Macroeconomic Stabilization Policy

Macroeconomic Stabilization Policy

The intervention by the Federal Reserve Chairman, Ben Bernanke and U.S. Treasury Secretary, Henry Paulson was necessary. Because of the financial crisis, it was necessary to slash interest rates, establish new lending programs, and assist troubled financial firms by extending hundreds of billions of dollars. Precisely, the Federal Reserve response was that it would deluge the economy with money by acting as the buyer of the last resort (Gosling & Eisner, 2013). The intervention by the Federal Reserve assisted in stabilizing the mortgage market. Moreover, their action was necessary to stabilize the financial system and ensure that there is a continuous flow of funds from the financial institutions to borrowers.

The intervention by the Feds had the following consequences. First, the intervention cost taxpayers a substantial amount of income. The intervention by the Federal Reserve Chairman and U.S. Treasury Secretary through the Troubled Asset Relief Program cost taxpayers $700 billion (Gosling & Eisner, 2013). Second, the intervention prevented companies from going bankrupt. The government used the $700 billion bailouts to prop up banks and car companies (Gosling & Eisner, 2013).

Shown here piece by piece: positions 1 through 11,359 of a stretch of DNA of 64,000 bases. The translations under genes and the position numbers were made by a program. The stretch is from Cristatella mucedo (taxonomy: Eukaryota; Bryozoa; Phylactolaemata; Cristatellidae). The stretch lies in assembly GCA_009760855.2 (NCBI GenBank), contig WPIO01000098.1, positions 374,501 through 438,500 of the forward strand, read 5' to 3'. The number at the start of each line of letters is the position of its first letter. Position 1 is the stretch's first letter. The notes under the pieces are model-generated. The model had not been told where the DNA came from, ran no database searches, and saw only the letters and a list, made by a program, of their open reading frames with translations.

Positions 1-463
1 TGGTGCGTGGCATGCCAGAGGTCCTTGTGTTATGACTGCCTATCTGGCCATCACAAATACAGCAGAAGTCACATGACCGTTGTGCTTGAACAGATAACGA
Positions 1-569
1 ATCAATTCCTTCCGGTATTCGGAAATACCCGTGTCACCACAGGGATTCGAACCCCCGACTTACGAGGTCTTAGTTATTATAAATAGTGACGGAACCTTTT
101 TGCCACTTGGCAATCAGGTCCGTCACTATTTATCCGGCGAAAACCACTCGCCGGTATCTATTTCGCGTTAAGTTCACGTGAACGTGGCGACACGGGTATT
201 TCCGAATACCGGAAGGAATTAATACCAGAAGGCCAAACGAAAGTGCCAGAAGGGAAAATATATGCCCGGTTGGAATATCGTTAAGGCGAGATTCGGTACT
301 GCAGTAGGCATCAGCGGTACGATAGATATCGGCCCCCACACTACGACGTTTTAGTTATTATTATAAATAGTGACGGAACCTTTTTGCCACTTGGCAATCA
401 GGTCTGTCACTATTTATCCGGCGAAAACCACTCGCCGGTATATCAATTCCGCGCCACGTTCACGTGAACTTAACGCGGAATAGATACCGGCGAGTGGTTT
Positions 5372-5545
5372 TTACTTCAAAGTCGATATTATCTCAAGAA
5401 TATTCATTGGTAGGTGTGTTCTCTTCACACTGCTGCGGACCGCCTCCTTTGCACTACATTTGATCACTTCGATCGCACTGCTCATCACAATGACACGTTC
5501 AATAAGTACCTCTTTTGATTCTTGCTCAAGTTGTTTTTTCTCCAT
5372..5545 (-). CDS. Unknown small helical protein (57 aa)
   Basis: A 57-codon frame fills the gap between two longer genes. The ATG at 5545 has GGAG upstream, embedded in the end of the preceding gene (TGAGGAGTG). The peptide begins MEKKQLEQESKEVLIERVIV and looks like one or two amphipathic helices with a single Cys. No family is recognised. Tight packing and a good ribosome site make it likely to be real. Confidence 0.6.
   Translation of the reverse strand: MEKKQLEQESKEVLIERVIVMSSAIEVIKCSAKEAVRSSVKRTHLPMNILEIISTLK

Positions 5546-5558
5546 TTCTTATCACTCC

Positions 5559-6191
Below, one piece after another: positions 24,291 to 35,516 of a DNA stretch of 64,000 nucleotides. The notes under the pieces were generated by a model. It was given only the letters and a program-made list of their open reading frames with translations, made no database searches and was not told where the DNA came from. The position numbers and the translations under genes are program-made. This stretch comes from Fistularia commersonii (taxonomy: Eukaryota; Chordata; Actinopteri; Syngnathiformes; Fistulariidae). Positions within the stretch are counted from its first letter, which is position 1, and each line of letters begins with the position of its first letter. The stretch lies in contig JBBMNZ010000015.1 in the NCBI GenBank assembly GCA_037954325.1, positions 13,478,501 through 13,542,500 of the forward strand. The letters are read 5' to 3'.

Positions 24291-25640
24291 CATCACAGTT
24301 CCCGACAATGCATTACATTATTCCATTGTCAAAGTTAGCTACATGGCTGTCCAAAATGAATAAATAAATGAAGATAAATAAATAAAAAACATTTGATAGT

If the Federal Reserve Chairman and U.S. Treasury Secretary had not intervened, the recession would have intensified. Companies would have continued to report reduced sales, decreased manufacturing activities and deteriorating labor market (Gosling & Eisner, 2013). Second, it would have resulted in a downshift in economic output. Costs would have increased due to psychological consequences, unemployment, and reduced economic opportunities. Third, many financial institutions would have continued to collapse due to bankruptcy.



Gosling, J. J., & Eisner, M. A. (2013). Economics, politics, and American public policy. ME Sharpe.

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